Third plan for terminal in Strip in the works

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Pittsburgh Mayor Bill Peduto has assembled a group to craft a plan to redevelop the produce terminal, one that would keep the Strip District landmark intact.

The group, headed by North Side-based Fourth Economy Consulting and Design Center Pittsburgh, will work with other developers to come up with a "third option" for the building, one of the defining pieces of architecture in the Strip.

Mr. Peduto has been championing a third way to redevelop the terminal that would allow for the riverfront access that the Buncher Co. desires without demolishing part of the building.

Buncher, which has an option to buy the terminal from the city Urban Redevelopment Authority for $1.8 million, is seeking to raze the western third of the 1,533-foot-long structure to extend 17th Street to the Allegheny River as part of its $450 million Riverfront Landing residential and office development.

Kevin Acklin, Mr. Peduto's chief of staff, said Monday the group is being asked to determine whether a "third option" is viable and to work with developers to fashion a plan that would serve as the basis for conversation.

"The talk out there is that there is no viable option to keep this building intact. I charged this group to see if that's true. Our suspicion is that we can make it work," he said.

Buncher has been among those that have questioned the feasibility of proposed alternatives, such as portals through the building, saying its studies have found them to be impractical or too costly.

Company officials have argued that the terminal is decaying, obsolete and in need of major repairs and that their plan offers the best chance to preserve it. They are proposing to sink more than $20 million into the structure to rehabilitate it for offices and restaurants.

Mr. Acklin said Mr. Peduto envisions a redevelopment akin to Pike Place Market in Seattle or Faneuil Hall in Boston. The mayor also would like to see Smallman Street in front of the terminal included in any revitalization plan and perhaps converted into a piazza.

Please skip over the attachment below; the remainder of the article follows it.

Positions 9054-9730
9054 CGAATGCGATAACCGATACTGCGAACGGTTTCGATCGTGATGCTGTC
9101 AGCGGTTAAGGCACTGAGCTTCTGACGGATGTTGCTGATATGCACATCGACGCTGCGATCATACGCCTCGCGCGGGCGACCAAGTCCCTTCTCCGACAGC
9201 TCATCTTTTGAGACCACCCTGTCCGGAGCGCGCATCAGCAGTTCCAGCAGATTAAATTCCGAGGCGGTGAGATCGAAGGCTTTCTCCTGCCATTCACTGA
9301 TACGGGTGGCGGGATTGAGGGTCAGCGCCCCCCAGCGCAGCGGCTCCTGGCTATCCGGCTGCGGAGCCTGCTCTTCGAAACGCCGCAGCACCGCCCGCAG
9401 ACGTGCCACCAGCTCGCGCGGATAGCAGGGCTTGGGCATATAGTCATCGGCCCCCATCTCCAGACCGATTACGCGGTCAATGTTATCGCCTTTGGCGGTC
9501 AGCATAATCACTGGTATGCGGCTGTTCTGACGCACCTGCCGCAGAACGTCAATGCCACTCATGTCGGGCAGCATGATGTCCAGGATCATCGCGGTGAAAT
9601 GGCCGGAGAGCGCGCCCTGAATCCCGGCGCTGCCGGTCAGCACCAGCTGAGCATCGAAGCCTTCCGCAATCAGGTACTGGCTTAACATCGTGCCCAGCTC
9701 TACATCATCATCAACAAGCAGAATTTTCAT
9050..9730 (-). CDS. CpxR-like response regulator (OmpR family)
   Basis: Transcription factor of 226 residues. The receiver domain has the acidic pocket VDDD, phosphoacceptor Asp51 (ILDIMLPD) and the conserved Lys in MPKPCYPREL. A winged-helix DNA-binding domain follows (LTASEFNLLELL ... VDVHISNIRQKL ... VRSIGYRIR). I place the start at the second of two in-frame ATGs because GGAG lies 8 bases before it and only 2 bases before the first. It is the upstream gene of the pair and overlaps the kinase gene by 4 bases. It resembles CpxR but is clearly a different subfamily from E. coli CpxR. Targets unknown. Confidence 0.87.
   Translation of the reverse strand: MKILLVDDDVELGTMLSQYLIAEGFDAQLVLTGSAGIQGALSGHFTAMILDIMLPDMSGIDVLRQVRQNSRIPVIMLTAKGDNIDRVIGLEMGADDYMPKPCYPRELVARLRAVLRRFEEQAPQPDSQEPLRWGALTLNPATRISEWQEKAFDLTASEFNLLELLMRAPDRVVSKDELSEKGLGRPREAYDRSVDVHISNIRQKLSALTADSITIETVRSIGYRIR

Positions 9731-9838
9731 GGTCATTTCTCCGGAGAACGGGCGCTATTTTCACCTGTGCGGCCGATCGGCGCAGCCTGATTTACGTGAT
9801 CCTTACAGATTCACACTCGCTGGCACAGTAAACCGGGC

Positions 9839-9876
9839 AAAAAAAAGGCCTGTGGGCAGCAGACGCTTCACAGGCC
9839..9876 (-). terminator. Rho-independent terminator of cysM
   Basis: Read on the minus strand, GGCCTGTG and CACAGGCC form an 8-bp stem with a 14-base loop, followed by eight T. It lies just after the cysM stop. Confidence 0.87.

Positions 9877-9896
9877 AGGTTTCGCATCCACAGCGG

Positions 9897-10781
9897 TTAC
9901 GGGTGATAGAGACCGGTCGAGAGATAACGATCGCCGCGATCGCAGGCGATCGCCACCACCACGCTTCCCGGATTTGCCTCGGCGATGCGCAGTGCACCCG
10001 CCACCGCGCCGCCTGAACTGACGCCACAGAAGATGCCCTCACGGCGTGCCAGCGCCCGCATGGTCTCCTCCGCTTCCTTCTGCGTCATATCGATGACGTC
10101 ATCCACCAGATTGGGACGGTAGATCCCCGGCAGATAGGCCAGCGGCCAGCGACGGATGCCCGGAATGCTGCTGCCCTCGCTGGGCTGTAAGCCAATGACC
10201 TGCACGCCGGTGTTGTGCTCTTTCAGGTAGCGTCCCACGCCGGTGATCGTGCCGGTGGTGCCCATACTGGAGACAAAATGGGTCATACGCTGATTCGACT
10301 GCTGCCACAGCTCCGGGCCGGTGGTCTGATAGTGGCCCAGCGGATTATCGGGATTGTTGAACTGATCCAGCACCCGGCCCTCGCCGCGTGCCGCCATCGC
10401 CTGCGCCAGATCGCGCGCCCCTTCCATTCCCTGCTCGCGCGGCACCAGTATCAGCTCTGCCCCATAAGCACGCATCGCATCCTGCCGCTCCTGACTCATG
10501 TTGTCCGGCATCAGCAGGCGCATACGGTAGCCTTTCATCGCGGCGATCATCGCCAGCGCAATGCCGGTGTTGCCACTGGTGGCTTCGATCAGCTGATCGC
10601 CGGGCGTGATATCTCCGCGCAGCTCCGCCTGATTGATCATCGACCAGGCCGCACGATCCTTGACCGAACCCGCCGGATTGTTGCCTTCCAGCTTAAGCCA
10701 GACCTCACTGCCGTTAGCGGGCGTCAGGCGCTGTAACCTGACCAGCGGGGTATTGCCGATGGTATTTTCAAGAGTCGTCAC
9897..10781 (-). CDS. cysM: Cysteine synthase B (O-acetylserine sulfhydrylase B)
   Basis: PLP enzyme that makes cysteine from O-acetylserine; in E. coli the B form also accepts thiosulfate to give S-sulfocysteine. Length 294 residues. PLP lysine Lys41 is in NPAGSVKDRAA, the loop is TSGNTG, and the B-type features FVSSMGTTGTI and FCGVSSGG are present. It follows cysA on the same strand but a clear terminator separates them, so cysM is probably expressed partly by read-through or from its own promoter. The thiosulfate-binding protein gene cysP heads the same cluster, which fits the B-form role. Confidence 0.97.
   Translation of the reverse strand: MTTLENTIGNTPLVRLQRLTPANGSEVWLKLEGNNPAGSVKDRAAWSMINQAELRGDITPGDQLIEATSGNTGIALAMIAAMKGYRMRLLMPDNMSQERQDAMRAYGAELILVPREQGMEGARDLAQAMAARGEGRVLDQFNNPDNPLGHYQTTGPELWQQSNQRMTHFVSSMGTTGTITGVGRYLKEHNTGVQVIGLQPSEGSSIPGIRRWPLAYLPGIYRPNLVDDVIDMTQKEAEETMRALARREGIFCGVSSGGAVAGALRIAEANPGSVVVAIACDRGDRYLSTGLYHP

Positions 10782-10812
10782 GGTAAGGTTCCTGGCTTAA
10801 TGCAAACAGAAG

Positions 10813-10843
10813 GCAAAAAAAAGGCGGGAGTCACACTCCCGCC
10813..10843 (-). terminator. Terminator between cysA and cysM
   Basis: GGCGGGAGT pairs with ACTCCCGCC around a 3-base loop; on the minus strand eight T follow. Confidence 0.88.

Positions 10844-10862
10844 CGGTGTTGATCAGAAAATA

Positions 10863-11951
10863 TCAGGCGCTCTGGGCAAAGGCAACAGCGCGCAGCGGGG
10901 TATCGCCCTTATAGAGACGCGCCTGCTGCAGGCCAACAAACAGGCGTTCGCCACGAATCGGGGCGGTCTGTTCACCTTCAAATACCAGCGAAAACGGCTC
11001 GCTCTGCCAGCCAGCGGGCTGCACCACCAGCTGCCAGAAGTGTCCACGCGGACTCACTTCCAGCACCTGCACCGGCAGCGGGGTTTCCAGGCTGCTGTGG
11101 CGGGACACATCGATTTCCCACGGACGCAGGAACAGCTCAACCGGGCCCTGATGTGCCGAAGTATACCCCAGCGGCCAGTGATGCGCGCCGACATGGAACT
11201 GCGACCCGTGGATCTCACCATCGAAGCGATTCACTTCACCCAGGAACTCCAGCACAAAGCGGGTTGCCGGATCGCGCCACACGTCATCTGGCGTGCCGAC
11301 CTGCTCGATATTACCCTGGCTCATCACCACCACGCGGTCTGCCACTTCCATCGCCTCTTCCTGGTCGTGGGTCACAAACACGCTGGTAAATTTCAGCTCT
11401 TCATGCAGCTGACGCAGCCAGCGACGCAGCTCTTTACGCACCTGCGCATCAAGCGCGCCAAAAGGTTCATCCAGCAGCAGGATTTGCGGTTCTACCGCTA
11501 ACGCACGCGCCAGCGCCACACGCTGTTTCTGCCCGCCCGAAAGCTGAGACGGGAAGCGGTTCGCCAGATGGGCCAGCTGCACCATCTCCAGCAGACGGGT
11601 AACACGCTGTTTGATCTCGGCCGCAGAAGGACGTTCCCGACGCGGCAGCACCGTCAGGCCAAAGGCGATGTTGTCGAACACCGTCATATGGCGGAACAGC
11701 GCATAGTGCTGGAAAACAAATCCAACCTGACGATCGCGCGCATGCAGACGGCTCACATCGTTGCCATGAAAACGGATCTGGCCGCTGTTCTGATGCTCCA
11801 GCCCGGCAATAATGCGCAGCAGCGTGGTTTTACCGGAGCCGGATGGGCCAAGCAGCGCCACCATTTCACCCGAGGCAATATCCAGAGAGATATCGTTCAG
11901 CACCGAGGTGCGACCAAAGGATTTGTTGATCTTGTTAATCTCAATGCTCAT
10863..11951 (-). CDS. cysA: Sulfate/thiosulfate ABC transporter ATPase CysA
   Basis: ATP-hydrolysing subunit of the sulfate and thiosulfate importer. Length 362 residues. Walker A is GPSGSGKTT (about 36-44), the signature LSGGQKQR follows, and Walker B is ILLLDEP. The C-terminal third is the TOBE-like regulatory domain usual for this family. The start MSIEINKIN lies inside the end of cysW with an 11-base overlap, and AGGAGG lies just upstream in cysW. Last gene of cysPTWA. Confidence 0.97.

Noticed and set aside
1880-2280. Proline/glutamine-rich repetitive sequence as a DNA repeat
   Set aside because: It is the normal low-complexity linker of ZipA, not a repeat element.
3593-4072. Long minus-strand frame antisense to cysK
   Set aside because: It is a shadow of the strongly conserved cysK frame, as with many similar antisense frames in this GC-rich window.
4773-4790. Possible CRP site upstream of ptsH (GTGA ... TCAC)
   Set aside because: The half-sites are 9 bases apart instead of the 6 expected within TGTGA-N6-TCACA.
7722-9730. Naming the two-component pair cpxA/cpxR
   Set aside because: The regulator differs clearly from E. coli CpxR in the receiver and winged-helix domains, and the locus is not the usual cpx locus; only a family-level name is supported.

While Buncher is proposing to tear down a third of the building to create a path to the river and the rest of its development, Mr. Peduto favors portals through the structure to provide access.

Portals would create sections within the building that could allow multiple developers to re-purpose each of those spaces as part of one overall redevelopment, Mr. Acklin said.

He added the goal is to use portals in a way that would not disrupt the building's defining feature -- its continuous length. Mr. Acklin also stressed that any alternative plan must be realistic.

"I've been convinced that it's something that can be accomplished. In deference to Buncher and the community, we're not going to present a pie-in-the-sky proposal. It's going to be well vetted with funding sources," he said.

As the group considers alternatives and puts together its own recommendations for the property, it will provide opportunities for the public to comment and make suggestions, he noted.

Mr. Peduto and Mr. Acklin have been meeting with Buncher to discuss the terminal and possible options and will continue to do so. The developer also will provide information to the working group. It has agreed to put its plans on hold while alternatives are explored.

"I think we have an opportunity to be collaborative and to accomplish what they want to do on their project and also accommodate what the mayor wants to see happen in the overall development," Mr. Acklin said.

Buncher officials could not be reached for comment Monday. On Friday, after meeting with Mr. Acklin, Michael Kutzer, Buncher's vice president of real estate, said the two sides had made progress.

Once the working group presents its recommendations, Buncher will have to decide whether it wants to participate in a joint venture on a new redevelopment for the terminal, stick with its own plan, or relinquish its option on the property and allow someone else to redevelop it, Mr. Acklin said.

City council will take a final vote today on whether to make the terminal a city historic structure. In a preliminary vote last week, council failed to muster the six votes needed for the designation.

Mark Belko: or 412-263-1262.

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